Your chance to improve the game by studying ball-surface interactions with FIFA
The manufacturing of footballs has evolved immensely in the last decade with thermal bonding, new panel shapes and innovative materials being seen more and more regularly.
In order to generate a better understanding of how these new footballs behave and whether test requirements may need updating to account for new properties and unlock new potential, FIFA is launching a PhD study that will provide scientific insights and inform change.
The FIFA Quality Programme was created in 1996 to harmonise and improve the quality of footballs worldwide. Two and a half decades later, FIFA now boasts a total of seven quality programmes for the endorsement of products and technologies that meet strict quality requirements to improve the game and to protect players, clubs and associations. As football develops, these requirements are continuously updated through a collaborative approach with football stakeholders, manufacturers, test institutes and universities.
With regard to footballs, new manufacturing techniques and more advanced materials mean that balls are getting more and more varied as compared to the hand-stitched 32-panel ball that most of us grew up with, leading to a much larger variety of ball designs on the market. In parallel, the emergence of artificial turf and hybrid turf systems has significantly changed the surfaces that both elite and amateur football is played on, adding further variables to the ball-surface interaction equation. Add to that the introduction of new innovations, such as goal-line technology, where some systems include technology in the ball, and it becomes vital to iteratively improve requirements that were originally designed to test a much simpler product.
It is with this intention that the Football Technology and Innovation Department is launching a PhD study with Sheffield Hallam University and the Centre for Sports Engineering Research (CSER) to further explore the dynamics of how new types of footballs behave and interact with different playing surfaces, as well as with players and their football equipment. In particular, football-surface interaction represents a fundamental characteristic of the game, as this interaction shapes affordances (i.e. opportunities for action) presented to players when passing or striking the ball. This research programme aims at generating insights into how FIFA can best adapt (if needed) the requirements for footballs going forward to ensure this central component is playing its part in the development of the game. This objective will be achieved by performing a series of field- and laboratory-based experiments, to build an advanced numerical model of football interaction with different surfaces. This model will then be used to simulate a range of typical football-surface interactions with a number of different ball types in order to quantify the relationship between the mechanical properties of the football and the surface, as well as the inbound and outbound trajectories.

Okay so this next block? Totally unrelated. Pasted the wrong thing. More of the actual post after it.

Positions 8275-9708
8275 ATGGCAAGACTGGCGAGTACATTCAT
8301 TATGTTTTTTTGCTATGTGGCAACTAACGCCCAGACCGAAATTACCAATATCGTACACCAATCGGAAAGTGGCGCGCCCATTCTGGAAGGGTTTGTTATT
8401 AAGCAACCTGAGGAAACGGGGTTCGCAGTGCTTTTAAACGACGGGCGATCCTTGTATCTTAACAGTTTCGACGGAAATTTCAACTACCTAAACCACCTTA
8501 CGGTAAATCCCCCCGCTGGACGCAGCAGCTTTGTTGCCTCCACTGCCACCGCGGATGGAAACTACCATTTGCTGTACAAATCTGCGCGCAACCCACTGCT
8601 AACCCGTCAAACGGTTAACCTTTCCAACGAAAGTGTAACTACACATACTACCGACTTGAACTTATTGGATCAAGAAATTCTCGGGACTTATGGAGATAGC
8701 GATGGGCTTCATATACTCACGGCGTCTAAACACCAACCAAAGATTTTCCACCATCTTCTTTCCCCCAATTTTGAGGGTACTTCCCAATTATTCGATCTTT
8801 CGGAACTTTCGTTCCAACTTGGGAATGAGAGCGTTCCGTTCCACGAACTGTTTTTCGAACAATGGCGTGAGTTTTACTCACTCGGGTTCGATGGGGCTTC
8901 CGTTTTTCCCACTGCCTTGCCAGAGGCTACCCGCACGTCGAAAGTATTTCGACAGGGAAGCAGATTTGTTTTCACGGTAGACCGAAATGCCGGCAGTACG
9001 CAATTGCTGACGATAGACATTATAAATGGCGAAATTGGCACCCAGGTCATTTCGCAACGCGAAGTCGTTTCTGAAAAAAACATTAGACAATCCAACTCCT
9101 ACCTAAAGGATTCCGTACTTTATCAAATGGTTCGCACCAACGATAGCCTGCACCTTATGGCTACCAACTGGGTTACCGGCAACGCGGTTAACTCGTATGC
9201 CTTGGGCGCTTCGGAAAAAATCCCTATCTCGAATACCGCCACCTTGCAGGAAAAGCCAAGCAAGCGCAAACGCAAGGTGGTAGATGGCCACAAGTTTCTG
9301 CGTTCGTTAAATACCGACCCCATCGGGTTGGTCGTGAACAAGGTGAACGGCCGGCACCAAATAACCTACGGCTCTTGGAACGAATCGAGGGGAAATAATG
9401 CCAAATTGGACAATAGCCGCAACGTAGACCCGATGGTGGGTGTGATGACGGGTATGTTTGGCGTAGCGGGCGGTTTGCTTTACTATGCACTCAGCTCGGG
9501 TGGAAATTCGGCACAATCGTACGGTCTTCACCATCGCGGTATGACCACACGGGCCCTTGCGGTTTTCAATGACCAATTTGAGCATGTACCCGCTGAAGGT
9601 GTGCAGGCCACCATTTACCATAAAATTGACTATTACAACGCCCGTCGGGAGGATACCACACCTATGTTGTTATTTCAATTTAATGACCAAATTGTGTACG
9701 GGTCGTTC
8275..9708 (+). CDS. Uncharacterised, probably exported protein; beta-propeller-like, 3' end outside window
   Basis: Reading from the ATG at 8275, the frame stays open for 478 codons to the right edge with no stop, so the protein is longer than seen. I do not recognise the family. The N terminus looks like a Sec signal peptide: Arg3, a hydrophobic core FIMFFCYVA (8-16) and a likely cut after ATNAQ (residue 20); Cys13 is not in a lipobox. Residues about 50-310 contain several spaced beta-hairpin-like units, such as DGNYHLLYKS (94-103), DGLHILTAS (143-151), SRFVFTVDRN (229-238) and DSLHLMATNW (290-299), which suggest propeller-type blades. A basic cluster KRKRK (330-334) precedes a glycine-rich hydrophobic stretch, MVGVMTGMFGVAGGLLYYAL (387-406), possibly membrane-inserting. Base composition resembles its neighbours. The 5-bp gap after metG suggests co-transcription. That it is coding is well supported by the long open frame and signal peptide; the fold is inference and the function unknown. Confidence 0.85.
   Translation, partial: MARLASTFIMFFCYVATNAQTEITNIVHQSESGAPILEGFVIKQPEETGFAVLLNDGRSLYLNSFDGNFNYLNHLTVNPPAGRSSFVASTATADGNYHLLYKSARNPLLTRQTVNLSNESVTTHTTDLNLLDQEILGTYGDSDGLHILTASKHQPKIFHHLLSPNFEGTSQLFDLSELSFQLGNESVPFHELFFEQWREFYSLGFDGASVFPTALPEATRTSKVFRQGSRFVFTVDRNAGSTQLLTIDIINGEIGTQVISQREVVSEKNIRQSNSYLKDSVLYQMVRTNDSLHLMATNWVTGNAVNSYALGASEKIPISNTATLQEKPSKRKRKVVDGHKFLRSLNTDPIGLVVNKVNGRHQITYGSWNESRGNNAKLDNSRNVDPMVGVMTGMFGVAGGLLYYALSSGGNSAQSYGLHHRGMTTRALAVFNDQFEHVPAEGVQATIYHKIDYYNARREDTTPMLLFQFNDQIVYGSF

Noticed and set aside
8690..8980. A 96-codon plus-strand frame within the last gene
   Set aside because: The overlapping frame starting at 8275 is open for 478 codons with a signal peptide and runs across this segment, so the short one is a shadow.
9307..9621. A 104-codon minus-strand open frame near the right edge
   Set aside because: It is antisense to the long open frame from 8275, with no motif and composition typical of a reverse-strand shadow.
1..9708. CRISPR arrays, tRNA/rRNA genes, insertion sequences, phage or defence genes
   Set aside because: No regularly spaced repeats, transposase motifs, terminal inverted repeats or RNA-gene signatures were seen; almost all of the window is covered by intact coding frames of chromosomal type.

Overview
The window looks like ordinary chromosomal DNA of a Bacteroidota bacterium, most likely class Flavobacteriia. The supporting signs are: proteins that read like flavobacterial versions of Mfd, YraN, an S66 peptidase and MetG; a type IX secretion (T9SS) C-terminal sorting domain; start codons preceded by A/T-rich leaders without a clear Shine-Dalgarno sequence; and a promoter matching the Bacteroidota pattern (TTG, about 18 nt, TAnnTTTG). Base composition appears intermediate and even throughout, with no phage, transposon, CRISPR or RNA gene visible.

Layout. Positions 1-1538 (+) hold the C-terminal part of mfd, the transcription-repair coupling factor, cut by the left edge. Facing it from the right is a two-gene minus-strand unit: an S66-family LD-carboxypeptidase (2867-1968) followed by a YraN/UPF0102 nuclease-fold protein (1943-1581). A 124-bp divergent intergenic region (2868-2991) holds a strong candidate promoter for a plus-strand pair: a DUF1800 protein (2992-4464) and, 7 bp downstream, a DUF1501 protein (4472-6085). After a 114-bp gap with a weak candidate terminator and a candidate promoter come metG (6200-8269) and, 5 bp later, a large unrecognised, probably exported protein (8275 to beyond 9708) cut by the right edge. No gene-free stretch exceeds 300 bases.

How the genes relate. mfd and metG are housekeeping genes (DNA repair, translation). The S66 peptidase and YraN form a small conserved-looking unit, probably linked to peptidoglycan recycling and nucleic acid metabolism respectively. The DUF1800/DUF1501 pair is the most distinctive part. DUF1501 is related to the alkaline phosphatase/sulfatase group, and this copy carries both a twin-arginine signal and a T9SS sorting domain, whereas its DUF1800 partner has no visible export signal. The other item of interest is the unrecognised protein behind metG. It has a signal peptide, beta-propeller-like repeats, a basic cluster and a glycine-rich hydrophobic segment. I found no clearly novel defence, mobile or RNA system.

The project is set to begin in October 2020 and offers a unique opportunity to work directly with FIFA and the research team at Sheffield Hallam University, with the outcomes and learnings leading to very real impacts on global football.
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